Sudanese protesters demand death for British teacher

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Friday, November 30, 2007

Roughly 600 enraged Sudanese protesters, some armed with knives and sticks, converged on Khartoum's Martyrs' Square after Friday Prayers to demand the death of Gillian Gibbons, the British teacher jailed yesterday for allowing her class of 7-year-olds to name a teddy bear Mohammad, one of the most common names in the Arab world.

A number of prominent Sudanese clerics ignored government instructions not to inflame the situation, although they stopped short of directly calling for her death. By the end of Friday Prayers passions were running high.

Sheikh Hussein Mubarak told thousands of the faithful gathered for the Muslim day of prayer that the court's "verdict was lenient out of fear of criticism from human rights organisations, America and the West", and he denounced "those who try to defend democracy and human rights and insult the Prophet." He claimed Ms Gibbons was part of a campaign to transform Sudan from an Islamic state into a Christian state.

Sheikh Abdul-Jalil Nazeer al-Karouri, told worshippers at the city's Martyr's Mosque that Gillian Gibbons had deliberately named her class's teddy bear Mohammed with the intention of insulting Islam. "Imprisoning this lady does not satisfy the thirst of Muslims in Sudan. But we welcome imprisonment and expulsion."

Leaflets distributed earlier in the week by Sudanese Muslim groups had condemned Gibbons as an "infidel" and accused her of "the pollution of children's mentality". They promised a "popular release of anger" at demonstrations on Friday.

An angry crowd of around 600 protesters - some reports say thousands - gathered at Martyrs' Square, outside the presidential palace. The mob chanted slogans like, "those who insult the Prophet of Islam should be punished with bullets", "No tolerance: Execution," "Kill her, kill her by firing squad," and "Shame, shame on the UK." Newspaper pictures of Ms Gibbons were set on fire, and foreign journalists were threatened, and forced to leave.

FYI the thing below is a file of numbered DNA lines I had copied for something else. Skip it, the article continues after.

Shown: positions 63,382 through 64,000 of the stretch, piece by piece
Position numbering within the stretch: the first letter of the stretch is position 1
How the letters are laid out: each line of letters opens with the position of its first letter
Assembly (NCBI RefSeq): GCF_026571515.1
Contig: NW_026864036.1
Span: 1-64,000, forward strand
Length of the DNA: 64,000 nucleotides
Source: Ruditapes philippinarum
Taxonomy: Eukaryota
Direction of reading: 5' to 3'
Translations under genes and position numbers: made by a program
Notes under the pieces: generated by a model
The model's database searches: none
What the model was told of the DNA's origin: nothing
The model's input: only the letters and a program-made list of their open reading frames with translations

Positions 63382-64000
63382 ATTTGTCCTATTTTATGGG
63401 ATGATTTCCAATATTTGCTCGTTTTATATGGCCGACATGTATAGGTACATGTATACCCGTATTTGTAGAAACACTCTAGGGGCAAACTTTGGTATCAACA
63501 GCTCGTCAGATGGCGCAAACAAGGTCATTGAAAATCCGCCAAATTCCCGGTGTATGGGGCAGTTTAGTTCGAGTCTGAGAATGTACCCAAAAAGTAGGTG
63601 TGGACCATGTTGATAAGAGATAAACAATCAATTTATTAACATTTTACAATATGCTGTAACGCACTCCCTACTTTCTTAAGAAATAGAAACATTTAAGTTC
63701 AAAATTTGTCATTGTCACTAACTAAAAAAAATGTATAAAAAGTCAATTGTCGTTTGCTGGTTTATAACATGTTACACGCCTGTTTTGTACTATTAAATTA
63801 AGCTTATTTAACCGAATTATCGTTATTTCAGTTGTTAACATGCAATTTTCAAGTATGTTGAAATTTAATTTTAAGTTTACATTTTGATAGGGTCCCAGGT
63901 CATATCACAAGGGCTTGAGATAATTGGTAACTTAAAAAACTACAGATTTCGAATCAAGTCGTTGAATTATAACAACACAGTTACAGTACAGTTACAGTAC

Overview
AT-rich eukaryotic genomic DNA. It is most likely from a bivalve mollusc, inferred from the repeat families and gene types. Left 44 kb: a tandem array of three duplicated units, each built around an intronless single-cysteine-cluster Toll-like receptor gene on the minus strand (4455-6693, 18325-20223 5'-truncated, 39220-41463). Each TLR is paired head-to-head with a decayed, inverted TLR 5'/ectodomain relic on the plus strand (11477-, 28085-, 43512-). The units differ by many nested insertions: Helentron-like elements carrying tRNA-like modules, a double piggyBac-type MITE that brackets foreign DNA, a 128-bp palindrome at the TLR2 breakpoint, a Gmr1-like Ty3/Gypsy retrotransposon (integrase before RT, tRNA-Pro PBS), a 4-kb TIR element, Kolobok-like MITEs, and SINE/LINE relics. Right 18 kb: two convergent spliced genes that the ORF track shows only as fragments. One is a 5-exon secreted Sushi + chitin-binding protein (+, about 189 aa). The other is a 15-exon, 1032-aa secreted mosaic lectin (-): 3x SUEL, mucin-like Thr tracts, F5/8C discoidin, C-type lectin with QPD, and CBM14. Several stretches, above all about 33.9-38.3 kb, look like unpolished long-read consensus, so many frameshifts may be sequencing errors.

Hundreds of riot police were deployed but they did not break up the demonstration.

Britain's Foreign Office is understood to be arranging further talks with the Sudanese government today.

Boris Johnson, an English MP writing in The Times in London, has welcomed Muslim opposition in Britain to the events in Sudan and called for muslims to publicly demonstrate their outrage:

"the voices we need to hear now belong to Britain's vast, sensible Muslim majority... Their arguments will be heard with respect in Khartoum, since they cannot be said to be founded on any kind of cultural imperialism, or to be actuated by Islamophobia.
"More importantly, a strong protest by British Muslims against the imprisonment of Gillian Gibbons would help to contradict the growing ranks of pessimists and neo-cons - the people who say that the real problem is Islam, the religion itself."

Ms Gibbons' son John, from Liverpool, has asked that British people angered by his mother's jail sentence should not turn against Muslims.

"We have had a lot of support from Muslims in Britain, in Sudan and across the world... I do not want this to lead to any anti-Muslims feeling in this country."


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Name A Teddy For Gillian Gibbons Campaign

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